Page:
Partner Stephen Netherway features in Insurance Day, discussing how Brexit has changed the way insurers can seek legal redress in the courts when dealing with parties in EU member states.
Following the conclusion and now implementation of the UK/EU trade and co-operation agreement, (TCA), much of the insurance market’s focus has been on EU market access and the consequent business impact.
Another area not to be forgotten, however, is the procedural ability of the market to seek legal redress against EU-based counterparties and the way in which Brexit has changed that significantly.
On choice of law, the relevant rules applicable in EU member states are generally of universal application. It is not expected that the approach of EU and English courts will change on this issue.
On jurisdiction, the immediate issue is to what extent choice of jurisdiction clauses will be upheld on a bilateral basis for process from January 2021. The recast Brussels Regulation and Lugano Convention, the staple legal route to answering this question before the implementation of the TCA, no longer apply.
Lawyers must now dust off and review in particular the Hague Choice of Court Convention 2005, which otherwise now governs the upholding of exclusive choice of jurisdiction clauses in both EU and UK courts. However, a potential disagreement exists between the UK and the EU about whether that convention applies to jurisdiction clauses entered into on or after October 15, 2015 or on or after January 1, 2021.
As matters stand there could be more disputes as to jurisdiction and the effectiveness of choice of jurisdiction clauses. Where these issues are thought to be contentious, insurers may be best advised to issue proceedings first in the English courts, before proceedings are brought elsewhere, in an attempt to seize that jurisdiction and circumvent any attempt to assert an alternative jurisdiction, notwithstanding an expressly agreed jurisdiction clause.
On serving English court proceedings on EU entities, before January 1, 2021 the process was governed by the Service Regulation. It was relatively efficient and cost-effective and permitted different service methods if allowed under local member state laws, such as by post or by direct service.
Now, the Hague Convention on the Service Abroad of Judicial and Extrajudicial Documents in Civil or Commercial Matters needs to be checked. While that convention was not meant to interfere with the ability under any local law to serve process directly or by post, a number of EU states do not permit such service under it. If parties therefore do not agree to authorise the service of process within England and Wales, it may be necessary to serve legal process issued by the English courts through a particular EU state’s designated central authority. That will potentially slow the progress of the issued proceedings.
Arguably, enforcing court judgments and orders in proceedings begun after January 1, 2021 may present the biggest changes. For proceedings commenced before January 1, 2021, the Brussels Recast rules remain applicable. It provides a relatively simplified and generally understood process, involving a system of simple registration of cross-border judgments as a precursor to exercising local enforcement measures. This avoids the delay and expense of commencing new legal proceedings, suing on the respective judgment issued. This may not now be so easy to avoid.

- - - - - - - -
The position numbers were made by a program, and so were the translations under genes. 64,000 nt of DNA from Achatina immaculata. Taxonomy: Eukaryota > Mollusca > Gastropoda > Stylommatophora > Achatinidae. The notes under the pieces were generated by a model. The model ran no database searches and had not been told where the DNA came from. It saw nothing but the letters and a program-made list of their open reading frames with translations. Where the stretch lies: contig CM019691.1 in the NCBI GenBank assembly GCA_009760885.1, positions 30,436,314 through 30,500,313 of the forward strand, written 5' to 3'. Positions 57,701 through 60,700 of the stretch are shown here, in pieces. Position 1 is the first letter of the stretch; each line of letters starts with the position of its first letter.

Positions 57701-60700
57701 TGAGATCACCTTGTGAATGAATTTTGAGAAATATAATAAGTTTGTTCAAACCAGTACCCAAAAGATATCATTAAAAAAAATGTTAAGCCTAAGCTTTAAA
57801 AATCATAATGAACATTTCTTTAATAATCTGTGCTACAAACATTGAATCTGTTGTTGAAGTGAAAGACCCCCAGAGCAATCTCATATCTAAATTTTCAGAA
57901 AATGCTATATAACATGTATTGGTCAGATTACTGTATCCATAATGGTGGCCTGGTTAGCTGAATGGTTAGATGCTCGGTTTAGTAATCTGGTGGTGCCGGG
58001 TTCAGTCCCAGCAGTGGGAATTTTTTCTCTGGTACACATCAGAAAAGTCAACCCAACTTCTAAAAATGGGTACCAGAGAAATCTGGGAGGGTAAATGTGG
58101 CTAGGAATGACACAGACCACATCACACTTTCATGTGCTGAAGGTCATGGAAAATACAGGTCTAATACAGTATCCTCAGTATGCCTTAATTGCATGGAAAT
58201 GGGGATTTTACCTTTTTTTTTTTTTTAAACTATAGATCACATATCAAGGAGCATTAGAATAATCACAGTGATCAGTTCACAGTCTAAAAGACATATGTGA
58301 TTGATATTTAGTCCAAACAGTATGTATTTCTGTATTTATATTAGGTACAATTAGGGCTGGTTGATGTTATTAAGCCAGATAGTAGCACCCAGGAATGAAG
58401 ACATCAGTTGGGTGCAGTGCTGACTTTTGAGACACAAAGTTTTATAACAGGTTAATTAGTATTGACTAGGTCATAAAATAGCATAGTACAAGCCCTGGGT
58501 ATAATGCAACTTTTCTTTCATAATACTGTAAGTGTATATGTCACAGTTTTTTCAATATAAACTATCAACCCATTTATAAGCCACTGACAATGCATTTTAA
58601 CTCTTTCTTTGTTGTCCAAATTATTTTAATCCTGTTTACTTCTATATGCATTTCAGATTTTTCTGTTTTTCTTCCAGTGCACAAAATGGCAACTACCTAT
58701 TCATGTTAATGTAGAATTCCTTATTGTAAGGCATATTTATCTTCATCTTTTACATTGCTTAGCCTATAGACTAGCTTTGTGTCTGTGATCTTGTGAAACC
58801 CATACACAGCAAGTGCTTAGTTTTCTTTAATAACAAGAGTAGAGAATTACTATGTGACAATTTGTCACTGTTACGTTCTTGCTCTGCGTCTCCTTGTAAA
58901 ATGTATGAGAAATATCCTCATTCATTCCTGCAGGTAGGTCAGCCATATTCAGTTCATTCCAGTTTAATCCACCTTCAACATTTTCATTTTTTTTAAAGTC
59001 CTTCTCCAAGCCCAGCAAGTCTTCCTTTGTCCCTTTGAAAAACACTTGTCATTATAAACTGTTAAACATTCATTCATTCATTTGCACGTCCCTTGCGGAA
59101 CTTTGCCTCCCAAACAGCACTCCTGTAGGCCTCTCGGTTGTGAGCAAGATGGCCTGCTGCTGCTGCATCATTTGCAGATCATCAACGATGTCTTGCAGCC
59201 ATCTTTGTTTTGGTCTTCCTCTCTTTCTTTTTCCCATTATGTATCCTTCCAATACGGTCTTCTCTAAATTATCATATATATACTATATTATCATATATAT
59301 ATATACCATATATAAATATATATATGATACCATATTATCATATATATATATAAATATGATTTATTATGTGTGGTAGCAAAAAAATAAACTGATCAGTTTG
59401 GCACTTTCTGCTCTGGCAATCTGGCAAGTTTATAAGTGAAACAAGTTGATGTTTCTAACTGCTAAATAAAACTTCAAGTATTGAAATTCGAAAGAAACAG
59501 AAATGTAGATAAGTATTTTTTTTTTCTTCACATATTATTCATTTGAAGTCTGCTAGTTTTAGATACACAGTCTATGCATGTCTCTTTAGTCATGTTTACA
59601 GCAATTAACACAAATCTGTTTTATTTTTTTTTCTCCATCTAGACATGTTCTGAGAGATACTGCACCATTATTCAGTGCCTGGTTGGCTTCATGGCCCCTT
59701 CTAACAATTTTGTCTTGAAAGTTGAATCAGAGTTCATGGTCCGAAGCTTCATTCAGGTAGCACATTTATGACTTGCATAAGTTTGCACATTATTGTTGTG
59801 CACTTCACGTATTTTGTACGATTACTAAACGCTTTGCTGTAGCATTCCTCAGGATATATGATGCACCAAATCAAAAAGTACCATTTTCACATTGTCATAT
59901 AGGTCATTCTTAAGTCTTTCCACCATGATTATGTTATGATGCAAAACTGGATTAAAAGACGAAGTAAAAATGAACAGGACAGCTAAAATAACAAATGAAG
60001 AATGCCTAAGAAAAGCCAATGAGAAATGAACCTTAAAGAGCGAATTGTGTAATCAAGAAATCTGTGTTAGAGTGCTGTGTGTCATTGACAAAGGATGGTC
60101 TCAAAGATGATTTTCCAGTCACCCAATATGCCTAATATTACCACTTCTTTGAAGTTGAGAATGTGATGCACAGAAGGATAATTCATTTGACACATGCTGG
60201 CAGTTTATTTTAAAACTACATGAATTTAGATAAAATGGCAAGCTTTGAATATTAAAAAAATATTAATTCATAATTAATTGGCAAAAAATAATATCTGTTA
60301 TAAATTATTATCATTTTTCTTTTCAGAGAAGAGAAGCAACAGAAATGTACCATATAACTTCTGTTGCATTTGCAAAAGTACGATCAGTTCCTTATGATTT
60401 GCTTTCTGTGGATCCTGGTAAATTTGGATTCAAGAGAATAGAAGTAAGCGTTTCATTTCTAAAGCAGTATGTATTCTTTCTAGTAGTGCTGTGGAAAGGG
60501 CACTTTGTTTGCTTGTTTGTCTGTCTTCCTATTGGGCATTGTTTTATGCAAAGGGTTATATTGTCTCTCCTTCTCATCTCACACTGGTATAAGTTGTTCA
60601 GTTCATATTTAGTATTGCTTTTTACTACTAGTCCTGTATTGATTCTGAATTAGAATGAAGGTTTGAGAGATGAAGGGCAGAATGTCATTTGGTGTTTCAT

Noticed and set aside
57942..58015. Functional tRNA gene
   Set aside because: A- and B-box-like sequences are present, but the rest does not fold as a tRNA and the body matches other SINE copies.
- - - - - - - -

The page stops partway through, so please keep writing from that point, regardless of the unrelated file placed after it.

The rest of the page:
It will be a matter for each member state as to how and in which ways a judgment or order issued out of the English courts in respect of newly commenced proceedings will now be enforced. The approach of each member state will not be uniform. Expectations may well need to change on the likely time and cost of procuring such enforcement.
A corollary of this is that for EU parties, the enforcement of EU judgments in England and Wales may also change. So, as is the case with enforcing US judgments, fresh legal proceedings may need to be commenced in the English courts to sue on and to enforce a judgment obtained in an EU member state if no bilateral agreement on enforcement otherwise exists.
An interesting codicil to this issue is that the UK entered into and brought into English law a number of bilateral treaties with certain (but not all) EU member states on judgment recognition long before the existing body of EU rules were put in place to address judgment or order enforcement. It is now an open question as to whether these treaties can be referenced, in respect of certain member states, to avoid issuing new proceedings to enforce a judgment or order.
Overall, the procedural and process challenges thrown up by Brexit can be addressed, but litigation may become slower and more costly in some areas.
It should be remembered that arbitration and the body of law and international rules as to enforcement of arbitration awards remain unaffected. Arbitration as an option, at least until new procedural processes become bedded down, may be attractive where this can be agreed.